Time for sub­stance

Cecil Whig - - OPINION -

Now that the 2016 Pri­mary Elec­tion has come and gone, you can al­most feel the sigh of relief that has been let go.

It has been a whirl­wind few months and an even more fran­tic cou­ple weeks as com­pet­ing can­di­dates tried to get en­dorse­ments, press cov­er­age and, ul­ti­mately, votes. Pres­i­den­tial can­di­dates like Don­ald Trump, Bernie San­ders and John Ka­sich, along with sur­ro­gates such as for­mer President Bill Clin­ton stand­ing in for his wife, Hil­lary, have brought the mes­sage di­rectly to Mary­lan­ders try­ing to sway vot­ers as they chase all-im­por­tant na­tional con­ven­tion del­e­gates.

Lo­cally, while we have cer­tainly spent a good amount of time cov­er­ing the public moves of can­di­dates for county ex­ec­u­tive, county coun­cil and board of education, the public con­scious­ness hasn’t been as great.

De­spite fre­quent cov­er­age over the first three months of the year, many were still telling us that the public didn’t un­der­stand that the Repub­li­can pri­mary de­ter­mined both open Ce­cil County Coun­cil seats. Some Democrats who head to polls in Novem­ber will be dis­ap­pointed to find that they have no can­di­date to put for­ward to those of­fices. Other un­af­fil­i­ated vot­ers said they were not aware that they could have par­tic­i­pated in the non-par­ti­san board of education races.

Un­for­tu­nately, vot­ers have a re­spon­si­bil­ity to stay in­formed, un­der­stand what’s at stake and learn about the can­di­dates in the run­ning.

The short time­frame for the pri­mary elec­tion cer­tainly didn’t help, as can­di­dates had un­til early Fe­bru­ary to file with the elec­tion just weeks away at that point. The re­sult was that the pri­mary elec­tion felt more like a mad dash than a drawn-out af­fair. That many of the can­di­dates on Tues­day’s bal­lot waited un­til the last few days to file, short­en­ing the amount of time that vot­ers had to get to know them, also ex­ac­er­bated the prob­lem.

At re­cent fo­rums, can­di­dates fielded ques­tions about po­si­tions and al­ways re­sponded. But we couldn’t help but feel like we were just skim­ming the bare sur­face of who these can­di­dates were.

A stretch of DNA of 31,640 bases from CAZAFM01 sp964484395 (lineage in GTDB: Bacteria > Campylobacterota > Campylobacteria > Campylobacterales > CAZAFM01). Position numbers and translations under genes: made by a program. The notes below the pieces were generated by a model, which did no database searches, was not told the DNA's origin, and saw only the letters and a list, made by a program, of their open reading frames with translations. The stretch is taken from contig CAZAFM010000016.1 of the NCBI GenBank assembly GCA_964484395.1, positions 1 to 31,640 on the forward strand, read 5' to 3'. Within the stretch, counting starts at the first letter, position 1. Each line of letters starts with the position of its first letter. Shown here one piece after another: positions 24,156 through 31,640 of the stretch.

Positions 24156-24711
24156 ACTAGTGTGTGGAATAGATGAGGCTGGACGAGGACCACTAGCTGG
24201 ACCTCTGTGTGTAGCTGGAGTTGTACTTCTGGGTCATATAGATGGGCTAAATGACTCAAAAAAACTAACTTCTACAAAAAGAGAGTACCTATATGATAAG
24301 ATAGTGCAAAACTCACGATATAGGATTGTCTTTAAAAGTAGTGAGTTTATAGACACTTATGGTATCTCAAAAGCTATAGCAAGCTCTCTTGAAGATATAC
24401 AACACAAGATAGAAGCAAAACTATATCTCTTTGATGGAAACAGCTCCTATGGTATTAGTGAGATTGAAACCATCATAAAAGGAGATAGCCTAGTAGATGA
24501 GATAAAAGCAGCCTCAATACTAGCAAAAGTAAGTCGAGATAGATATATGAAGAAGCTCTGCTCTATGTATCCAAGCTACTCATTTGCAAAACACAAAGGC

Sure they sup­port the Sec­ond Amend­ment, but what would they do as a county coun­cil mem­ber to fur­ther the rights of lo­cal firearm own­ers?

Of course they don’t sup­port higher taxes — even a Demo­crat wouldn’t openly ad­mit to that — but what would they do to en­sure new rev­enue is be­ing pro­duced for the county? What could they do with­out in or­der to cut ex­penses?

We don’t doubt that they all sup­port happy, healthy pets, but how would they specif­i­cally ad­dress an­i­mal care and con­trol in Ce­cil County?

One of the things we’ve been most frus­trated with at the na­tional level dur­ing this elec­tion cy­cle is the lack of any real Trump, the Repub­li­can fron­trun­ner, has spent more time talk­ing about his huge crowds and op­po­nents than he has about any­thing he plans to do as president. He has re­peat­edly talked about how he will build a wall sep­a­rat­ing Amer­ica from Mex­ico, but when he’s pressed on how he would make that hap­pen, he falls silent.

What we can do here at home, how­ever, is pro­duce sub­stan­tive dis­course about how our lead­ers in­tend to move Ce­cil County for­ward, how we can im­prove our fi­nan­cial po­si­tion and how we can en­sure that all res­i­dents and busi­ness own­ers have the best op­por­tu­nity to suc­ceed as pos­si­ble.

We con­grat­u­late the win­ners of Tues­day’s pri­maries and hope that they will help to in­form vot­ers over the next six months so that when vot­ers re­turn to polls in Novem­ber, they will be as in­formed as pos­si­ble.

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